After little movement over the last couple of weeks, mortgage rates are on the rise again.
According to the latest results of its Primary Mortgage Market Survey (PMMS®) from Freddie Mac, the 30-year fixed-rate mortgage (FRM) averaged 5.23%, up from 5.09% the week earlier.
- 30-year fixed-rate mortgage averaged 5.23% with an average 0.9 point as of June 9, 2022, up from last week when it averaged 5.09%. A year ago at this time, the 30-year FRM averaged 2.96%.
- 15-year fixed-rate mortgage averaged 4.38% with an average 0.8 point, up from last week when it averaged 4.32%. A year ago at this time, the 15-year FRM averaged 2.23%.
- 5-year Treasury-indexed hybrid adjustable-rate mortgage (ARM) averaged 4.12% with an average 0.3 point, up from last week when it averaged 4.04%. A year ago at this time, the 5-year ARM averaged 2.55%.
What the experts are saying:
“After little movement the last few weeks, mortgage rates rose again on the back of increased economic activity and incoming inflation data,” said Sam Khater, Freddie Mac’s chief economist. “The housing market is incredibly rate-sensitive, so as mortgage rates increase suddenly, demand again is pulling back. The material decline in purchase activity, combined with the rising supply of homes for sale, will cause a deceleration in price growth to more normal levels, providing some relief for buyers still interested in purchasing a home.”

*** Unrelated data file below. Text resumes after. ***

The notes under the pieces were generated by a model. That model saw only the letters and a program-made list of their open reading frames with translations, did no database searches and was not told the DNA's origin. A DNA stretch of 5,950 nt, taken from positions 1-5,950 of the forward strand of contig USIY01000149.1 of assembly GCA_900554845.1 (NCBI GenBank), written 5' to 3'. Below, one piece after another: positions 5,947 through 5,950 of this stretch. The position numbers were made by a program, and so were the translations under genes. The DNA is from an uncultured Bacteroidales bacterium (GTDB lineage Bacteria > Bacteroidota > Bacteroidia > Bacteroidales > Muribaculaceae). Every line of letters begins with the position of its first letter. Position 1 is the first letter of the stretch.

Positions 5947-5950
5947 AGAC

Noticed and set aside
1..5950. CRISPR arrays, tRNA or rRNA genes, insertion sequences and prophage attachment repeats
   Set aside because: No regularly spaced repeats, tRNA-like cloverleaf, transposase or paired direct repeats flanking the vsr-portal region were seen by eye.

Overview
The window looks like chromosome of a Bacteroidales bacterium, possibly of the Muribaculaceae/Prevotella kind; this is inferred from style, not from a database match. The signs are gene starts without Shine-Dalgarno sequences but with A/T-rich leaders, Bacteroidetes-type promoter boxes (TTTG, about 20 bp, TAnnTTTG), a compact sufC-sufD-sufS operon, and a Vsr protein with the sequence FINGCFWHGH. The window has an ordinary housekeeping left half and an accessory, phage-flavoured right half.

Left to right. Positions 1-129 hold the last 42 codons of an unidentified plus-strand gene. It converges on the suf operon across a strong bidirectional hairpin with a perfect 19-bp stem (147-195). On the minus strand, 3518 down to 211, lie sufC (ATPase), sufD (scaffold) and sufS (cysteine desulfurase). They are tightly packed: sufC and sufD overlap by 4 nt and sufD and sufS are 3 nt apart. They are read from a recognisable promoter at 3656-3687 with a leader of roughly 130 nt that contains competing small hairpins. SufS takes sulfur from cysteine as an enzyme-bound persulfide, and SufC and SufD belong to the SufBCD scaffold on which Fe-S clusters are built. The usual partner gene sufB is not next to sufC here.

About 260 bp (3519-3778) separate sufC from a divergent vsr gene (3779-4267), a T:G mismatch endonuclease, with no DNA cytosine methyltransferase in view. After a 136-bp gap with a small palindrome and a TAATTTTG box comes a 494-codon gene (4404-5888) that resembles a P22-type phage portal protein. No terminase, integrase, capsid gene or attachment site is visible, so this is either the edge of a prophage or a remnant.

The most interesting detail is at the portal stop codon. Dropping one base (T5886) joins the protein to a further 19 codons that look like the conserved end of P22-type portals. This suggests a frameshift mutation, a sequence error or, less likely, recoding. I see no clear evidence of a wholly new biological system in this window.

Realtor.com’s Senior Economist and Manager of Economic Research, George Ratiu commented, “The Freddie Mac fixed rate for a 30-year rebounded from the past three weeks of declines, rising 14 basis points to 5.23%. This rise comes in anticipation of Friday’s inflation data and mirrors the rebound in the 10-year Treasury, which crested 3.0% mid-week. Investors have their eyes on the Consumer Price Index, expecting to see continued gains but at a moderating pace. The data will be an important measure for the Federal Reserve at its meeting next week. While it is not the central bank’s preferred measure of inflation, it is another metric detailing the health of the economy. With consumers feeling the pain of higher prices, a pullback in spending could push gross domestic product into negative territory. Several indicators are already pointing to slowing activity in the second quarter.”
“Real estate markets are laboring under the weight of record-high prices and rising mortgage rates. Mortgage applications have been declining with both purchases and refinances seeing pullbacks in activity. Buyers of a median-price home are looking at a monthly mortgage payment that is 55% higher than it was a year ago, adding an extra $695 to their monthly expenses. Compounding these pressures, almost 20 states have average gasoline prices above $5 per gallon, pushing living expenses to new highs, especially as employers insist on squeezing workers back into offices. For many Americans looking for affordable pockets of housing, mid-sized cities remain a viable alternative, especially as the number of homes for sale has been on the rise, bringing fresh options. The overarching challenge is balancing the ability to find a well-priced home, which often means traveling farther away from city centers, with the potential need to commute to an office. It is up to companies to maintain flexibility for a workforce which is being squeezed from all directions at once, or risk losing employees. The economic outlook is highly dependent on the well-being of the American consumer,” Ratiu concluded.